33 of 34 people found the following review helpful
Where it all began,
This review is from: The Legendary Cuisine of Persia (Paperback)
This is the book which, nearly a decade ago, sparked off my love affair with Middle Eastern food. I had been making food from the Indian subcontinent for some while and felt it was perhaps time to expand the geographical horizon a bit. Flicking through this in the bookshop I was entranced, particularly by the photograph of morasa polow with the barberries, currants, sugar crystals, slivered pistachios and almonds and candied orange peel looking like jewels, hence the name meaning "jewelled rice".
The book kicks off with chapters on historical and cultural information, and a sizeable and useful chapter on the ingredients which make Iranian cuisine distinctive.
There follow chapters on bread and rice. Rice dishes include polows (compare Indian 'pilau' and Turkish 'pilaf'), mountains of rice steamed with other ingredients. The discussion on how to successfully cook these kind of rice dishes to perfection on its own is worth getting this book for.
Next come stews (koreshes - the koresht-e fesenjan, duck with a walnut and pomegranate sauce is a classic of world cuisine) and soups.
Then there are also kebabs, meat dumplings, stuffed meats & roasts; followed by stuffed vegetables, kukus (omelette like dishes), yoghurt & salad dishes, pickles, conserves & preserves, drinks, desserts, delicacies, sweetmeats & other confections.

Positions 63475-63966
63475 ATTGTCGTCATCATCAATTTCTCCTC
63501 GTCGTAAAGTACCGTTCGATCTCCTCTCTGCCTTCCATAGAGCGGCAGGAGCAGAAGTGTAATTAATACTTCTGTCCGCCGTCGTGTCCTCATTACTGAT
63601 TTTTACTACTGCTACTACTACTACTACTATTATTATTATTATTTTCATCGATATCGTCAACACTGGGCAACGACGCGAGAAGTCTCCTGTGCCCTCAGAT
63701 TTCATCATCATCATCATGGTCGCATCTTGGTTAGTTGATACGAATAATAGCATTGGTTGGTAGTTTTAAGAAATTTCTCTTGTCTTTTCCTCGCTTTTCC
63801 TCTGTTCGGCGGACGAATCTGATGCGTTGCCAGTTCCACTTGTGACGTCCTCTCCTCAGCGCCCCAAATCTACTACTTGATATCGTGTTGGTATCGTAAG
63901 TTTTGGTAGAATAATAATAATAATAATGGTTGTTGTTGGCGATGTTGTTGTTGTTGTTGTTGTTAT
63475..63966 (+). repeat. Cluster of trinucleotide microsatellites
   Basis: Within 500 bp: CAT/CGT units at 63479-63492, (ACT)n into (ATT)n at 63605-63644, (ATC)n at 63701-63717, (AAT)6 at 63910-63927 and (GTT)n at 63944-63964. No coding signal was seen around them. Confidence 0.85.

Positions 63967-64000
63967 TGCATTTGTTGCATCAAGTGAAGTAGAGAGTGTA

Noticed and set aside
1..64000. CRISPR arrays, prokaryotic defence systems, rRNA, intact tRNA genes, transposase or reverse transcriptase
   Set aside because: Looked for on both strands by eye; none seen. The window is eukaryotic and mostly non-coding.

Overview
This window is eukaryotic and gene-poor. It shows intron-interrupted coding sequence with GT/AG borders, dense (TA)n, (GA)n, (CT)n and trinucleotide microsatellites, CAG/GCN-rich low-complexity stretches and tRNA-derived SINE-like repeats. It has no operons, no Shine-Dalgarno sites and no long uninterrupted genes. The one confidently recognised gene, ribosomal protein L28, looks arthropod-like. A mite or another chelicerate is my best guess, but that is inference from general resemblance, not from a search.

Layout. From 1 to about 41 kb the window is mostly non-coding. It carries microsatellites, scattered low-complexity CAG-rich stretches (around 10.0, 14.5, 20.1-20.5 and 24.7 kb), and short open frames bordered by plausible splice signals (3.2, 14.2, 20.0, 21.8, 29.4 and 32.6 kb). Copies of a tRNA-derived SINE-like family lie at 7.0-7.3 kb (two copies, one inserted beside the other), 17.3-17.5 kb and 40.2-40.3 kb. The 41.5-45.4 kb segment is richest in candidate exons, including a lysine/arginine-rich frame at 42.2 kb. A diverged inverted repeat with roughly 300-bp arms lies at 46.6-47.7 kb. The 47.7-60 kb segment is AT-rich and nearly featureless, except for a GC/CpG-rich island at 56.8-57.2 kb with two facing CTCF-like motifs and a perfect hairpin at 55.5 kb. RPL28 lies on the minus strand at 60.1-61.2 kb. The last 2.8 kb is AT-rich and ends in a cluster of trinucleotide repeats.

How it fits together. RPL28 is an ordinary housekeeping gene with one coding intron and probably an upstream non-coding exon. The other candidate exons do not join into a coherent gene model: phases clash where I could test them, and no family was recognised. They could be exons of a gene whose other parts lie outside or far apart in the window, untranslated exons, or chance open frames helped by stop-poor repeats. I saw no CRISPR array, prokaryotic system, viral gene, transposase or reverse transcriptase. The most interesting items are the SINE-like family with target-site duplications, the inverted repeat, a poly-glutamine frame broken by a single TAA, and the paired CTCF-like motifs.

Why only 4 stars for such a superb book? It's only because for me, the recipes tend to be a bit on the minimalist side compared to those in another couple of Iranian cookbooks I have by Najmieh Batmanglij,
New Food of Life: Ancient Persian and Modern Iranian Cooking and Ceremonies and Taste of Persia: An Introduction to Persian Cooking. Batmanglij tends to throw a few more ingredients into her recipes and are more packed with flavour. That approach may not be to everyone's taste - for many people less is more when it comes to combining different flavours - but personally I prefer the greater complexity of Batmanglij's dishes. Still, I wouldn't want to be without the books of either of these writers, as Shaida expertly guides you in the steps to success in preparing Iranian food.